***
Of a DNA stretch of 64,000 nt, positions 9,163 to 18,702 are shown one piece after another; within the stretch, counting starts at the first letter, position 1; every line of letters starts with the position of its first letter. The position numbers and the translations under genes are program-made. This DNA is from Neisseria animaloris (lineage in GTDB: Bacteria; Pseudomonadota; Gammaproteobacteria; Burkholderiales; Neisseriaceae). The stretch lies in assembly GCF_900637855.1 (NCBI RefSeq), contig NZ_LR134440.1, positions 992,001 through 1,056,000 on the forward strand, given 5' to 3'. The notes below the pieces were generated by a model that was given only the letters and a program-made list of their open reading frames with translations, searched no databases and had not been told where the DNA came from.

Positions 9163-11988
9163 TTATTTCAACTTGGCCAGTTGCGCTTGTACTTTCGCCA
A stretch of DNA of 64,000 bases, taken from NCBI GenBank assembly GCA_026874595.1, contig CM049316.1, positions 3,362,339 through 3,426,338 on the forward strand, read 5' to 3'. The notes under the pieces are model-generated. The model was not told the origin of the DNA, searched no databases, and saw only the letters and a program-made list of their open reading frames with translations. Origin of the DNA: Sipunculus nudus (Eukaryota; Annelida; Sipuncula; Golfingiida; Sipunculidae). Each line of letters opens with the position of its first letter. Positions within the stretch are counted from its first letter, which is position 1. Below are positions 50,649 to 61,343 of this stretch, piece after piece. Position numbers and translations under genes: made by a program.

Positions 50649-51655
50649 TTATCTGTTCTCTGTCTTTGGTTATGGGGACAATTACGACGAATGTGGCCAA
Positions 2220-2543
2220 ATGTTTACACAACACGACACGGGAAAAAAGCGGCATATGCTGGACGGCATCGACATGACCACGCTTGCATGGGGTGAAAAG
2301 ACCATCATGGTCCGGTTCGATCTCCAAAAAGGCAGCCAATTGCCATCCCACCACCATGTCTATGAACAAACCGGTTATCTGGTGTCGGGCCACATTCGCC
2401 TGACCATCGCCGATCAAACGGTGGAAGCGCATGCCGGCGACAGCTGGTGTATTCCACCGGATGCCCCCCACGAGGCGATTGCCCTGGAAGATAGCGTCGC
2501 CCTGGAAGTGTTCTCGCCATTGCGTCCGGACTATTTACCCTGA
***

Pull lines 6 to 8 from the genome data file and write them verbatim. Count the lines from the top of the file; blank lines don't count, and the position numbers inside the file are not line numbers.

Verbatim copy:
50649 TTATCTGTTCTCTGTCTTTGGTTATGGGGACAATTACGACGAATGTGGCCAA
Positions 2220-2543
2220 ATGTTTACACAACACGACACGGGAAAAAAGCGGCATATGCTGGACGGCATCGACATGACCACGCTTGCATGGGGTGAAAAG